Valhalla Lights - My Gracious Highway (Cover Artwork)

Valhalla Lights

My Gracious Highway (2017)


Valhalla Lights are a new(ish) band, but one with a pretty lengthy pedigree. They’re made up George, Brent and Deon from Aussie stoner outfit FORT - who have played together for a total of 17 years now. During that time, they played with the likes of Fu Manchu, Brant Bjork & more besides - which probably quite accurately suggests they’re more at the classic/heavy rock end of the stoner spectrum than the likes of say, High on Fire or Sun o))). Bringing vocals to the band is Ange Saul, previously of The Black Lullaby.

As I say, the band have a heavily classic rock-influenced sound and apparently favour vintage guitars and amps to assist in making their sound as authentic as possible. For the record, I’m pretty partial to this sort of stuff - Greta Van Fleet being one of my favourite debuts of last year - and although Valhalla Lights don’t ape any one band in quite the way that GVF do, the riffs are definitely packed full of the hip-swinging sass that you often find in bands from the genesis of heavy rock and metal.

Down to business then - the album roars out of the gate with “Rise Above” - a no-nonsense stomper with a lead riff that cannot fail to grab your attention. But sadly, my excitement at the opening of the album didn’t continue.

I have really agonised about this record and how much I like it - the main reason being Saul’s vocals. Technically, they are absolutely on point. Good range, carries a tune very well, etc - but I just don’t feel power in it the way I would like. Maybe she suffers from being compared to some of the powerhouses associated with classic heavy rock like Robert Plant, Roger Waters, etc but even beyond fundamental power, I don’t really feel much character in her voice, I’m afraid to say. I really wish I did - because a lot of the songs on this record are, musically, great - but I can’t help feel a pang of disappointment at those points where I really want to vocals to soar. I accept it’s not fair to compare them to Zeppelin/The Who, but it seems less unreasonable to talk about Greta Van Fleet (again, sorry...) and although I accept that Josh from GVF sounds incredibly like Robert Plant and clearly takes cues from him (by his own admission), if there was a vocal performance, male or female, of that quality over this record, I’d be delighted to be writing it up as a really great album, but as it is, it just never hits the heights I wish it did.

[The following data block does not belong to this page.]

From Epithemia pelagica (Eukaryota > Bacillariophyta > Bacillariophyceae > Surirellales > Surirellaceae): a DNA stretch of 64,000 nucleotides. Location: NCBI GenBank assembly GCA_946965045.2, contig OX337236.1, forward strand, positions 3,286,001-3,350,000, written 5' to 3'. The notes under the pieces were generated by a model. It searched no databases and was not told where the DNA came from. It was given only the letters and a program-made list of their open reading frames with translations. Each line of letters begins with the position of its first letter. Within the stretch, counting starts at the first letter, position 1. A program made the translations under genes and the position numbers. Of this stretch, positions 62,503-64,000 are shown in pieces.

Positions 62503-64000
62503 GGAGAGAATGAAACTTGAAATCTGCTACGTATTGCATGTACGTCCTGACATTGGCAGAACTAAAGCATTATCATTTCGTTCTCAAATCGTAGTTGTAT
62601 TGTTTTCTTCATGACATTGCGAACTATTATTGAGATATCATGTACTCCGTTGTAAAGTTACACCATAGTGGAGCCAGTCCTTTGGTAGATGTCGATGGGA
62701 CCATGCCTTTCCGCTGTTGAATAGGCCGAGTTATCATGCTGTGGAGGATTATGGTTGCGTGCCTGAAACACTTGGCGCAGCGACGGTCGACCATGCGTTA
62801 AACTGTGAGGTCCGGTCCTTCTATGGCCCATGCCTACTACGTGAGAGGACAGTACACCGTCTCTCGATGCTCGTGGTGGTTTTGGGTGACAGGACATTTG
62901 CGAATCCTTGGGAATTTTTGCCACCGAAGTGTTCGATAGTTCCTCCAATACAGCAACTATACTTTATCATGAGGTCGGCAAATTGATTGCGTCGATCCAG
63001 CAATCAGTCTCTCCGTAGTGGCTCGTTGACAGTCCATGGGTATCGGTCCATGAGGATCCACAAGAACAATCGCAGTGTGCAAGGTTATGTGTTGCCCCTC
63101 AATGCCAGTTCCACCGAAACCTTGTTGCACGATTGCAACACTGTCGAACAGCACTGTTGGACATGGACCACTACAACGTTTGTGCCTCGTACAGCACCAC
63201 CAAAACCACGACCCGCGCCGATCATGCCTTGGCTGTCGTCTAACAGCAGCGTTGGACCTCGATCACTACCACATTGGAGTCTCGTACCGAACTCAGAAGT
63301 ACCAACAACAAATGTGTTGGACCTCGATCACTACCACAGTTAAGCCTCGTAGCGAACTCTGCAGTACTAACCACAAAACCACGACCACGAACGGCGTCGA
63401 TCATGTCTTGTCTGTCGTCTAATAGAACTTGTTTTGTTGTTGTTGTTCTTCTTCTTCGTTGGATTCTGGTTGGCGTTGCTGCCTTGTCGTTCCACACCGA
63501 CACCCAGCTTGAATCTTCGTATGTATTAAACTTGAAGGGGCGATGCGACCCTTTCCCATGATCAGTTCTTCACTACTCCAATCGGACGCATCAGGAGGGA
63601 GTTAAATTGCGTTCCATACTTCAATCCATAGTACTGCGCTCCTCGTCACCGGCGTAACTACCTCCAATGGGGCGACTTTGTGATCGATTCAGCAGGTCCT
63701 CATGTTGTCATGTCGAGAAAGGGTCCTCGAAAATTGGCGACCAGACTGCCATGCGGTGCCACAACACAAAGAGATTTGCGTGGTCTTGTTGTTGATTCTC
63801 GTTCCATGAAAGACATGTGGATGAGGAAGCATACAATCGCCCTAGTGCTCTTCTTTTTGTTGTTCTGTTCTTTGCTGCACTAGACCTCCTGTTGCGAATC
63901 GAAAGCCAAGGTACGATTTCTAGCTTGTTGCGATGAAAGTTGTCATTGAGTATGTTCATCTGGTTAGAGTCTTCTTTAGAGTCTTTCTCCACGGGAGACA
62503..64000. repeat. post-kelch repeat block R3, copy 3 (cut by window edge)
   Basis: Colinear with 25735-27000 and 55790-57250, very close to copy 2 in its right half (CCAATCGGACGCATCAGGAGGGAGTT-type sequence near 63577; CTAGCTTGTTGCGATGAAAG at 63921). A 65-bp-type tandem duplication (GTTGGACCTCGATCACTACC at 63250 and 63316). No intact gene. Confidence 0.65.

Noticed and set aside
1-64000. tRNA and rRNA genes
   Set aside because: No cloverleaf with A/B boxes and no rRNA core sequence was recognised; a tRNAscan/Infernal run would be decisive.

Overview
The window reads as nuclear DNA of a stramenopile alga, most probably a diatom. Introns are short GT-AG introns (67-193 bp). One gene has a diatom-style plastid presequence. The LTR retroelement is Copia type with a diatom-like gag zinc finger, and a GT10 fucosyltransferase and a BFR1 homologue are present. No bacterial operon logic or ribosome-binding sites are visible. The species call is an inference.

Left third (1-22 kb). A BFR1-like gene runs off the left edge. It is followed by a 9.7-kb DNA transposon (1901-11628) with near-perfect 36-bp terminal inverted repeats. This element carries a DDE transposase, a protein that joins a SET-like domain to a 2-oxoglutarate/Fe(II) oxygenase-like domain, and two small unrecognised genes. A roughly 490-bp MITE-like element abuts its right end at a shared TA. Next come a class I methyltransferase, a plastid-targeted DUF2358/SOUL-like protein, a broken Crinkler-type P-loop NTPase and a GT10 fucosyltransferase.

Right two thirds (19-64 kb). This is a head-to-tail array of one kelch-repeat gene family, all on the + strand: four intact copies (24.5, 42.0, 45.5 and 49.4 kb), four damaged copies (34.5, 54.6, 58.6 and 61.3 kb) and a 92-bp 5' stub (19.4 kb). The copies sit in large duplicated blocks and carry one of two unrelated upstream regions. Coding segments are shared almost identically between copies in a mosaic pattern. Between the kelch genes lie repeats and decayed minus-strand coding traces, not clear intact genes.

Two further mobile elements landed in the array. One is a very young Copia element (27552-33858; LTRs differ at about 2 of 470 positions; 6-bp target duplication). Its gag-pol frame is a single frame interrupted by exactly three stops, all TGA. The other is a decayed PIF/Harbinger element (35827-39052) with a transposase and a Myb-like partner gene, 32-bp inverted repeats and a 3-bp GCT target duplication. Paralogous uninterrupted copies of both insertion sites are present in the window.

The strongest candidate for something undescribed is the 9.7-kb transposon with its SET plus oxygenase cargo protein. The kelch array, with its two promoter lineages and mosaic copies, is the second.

Making matters worse for Valhalla Heights, only a month ago, Black Moth released their latest Anatomical Venus. A record which, on paper at least, has many similarities to this one. However, Black Moth’s effort has a stronger vocal performance, greater diversity, a stunning production job and less in the way of ill-advised Adele-esque ballads that stop the album dead in its tracks (I’m referring to “The One” on this record).

I looked at the promo notes for this record & immediately thought this will be something I dig. And at times, I really do. But I can’t help feeling that both the band and Saul have compromised on their preferred styles to meet somewhere in the middle and the actual content and potency of the record really suffers as a result.

There are thrilling moments - many of the intros sound fantastic, but they never really get into 5th gear when the body of the song/vocals kick in. The amount of tracks where I have had to confess to myself that the first 25-40 seconds of the song are my favourite, tells its own tale (“Rise Above”, “Escape to Silence”, “Someday”, “Running” to name a few). At various times in those snippets, you can feel the influences from AC/DC, Soundgarden, QOTSA & more. But where these moments are genuinely great, they’re rarely more than moments.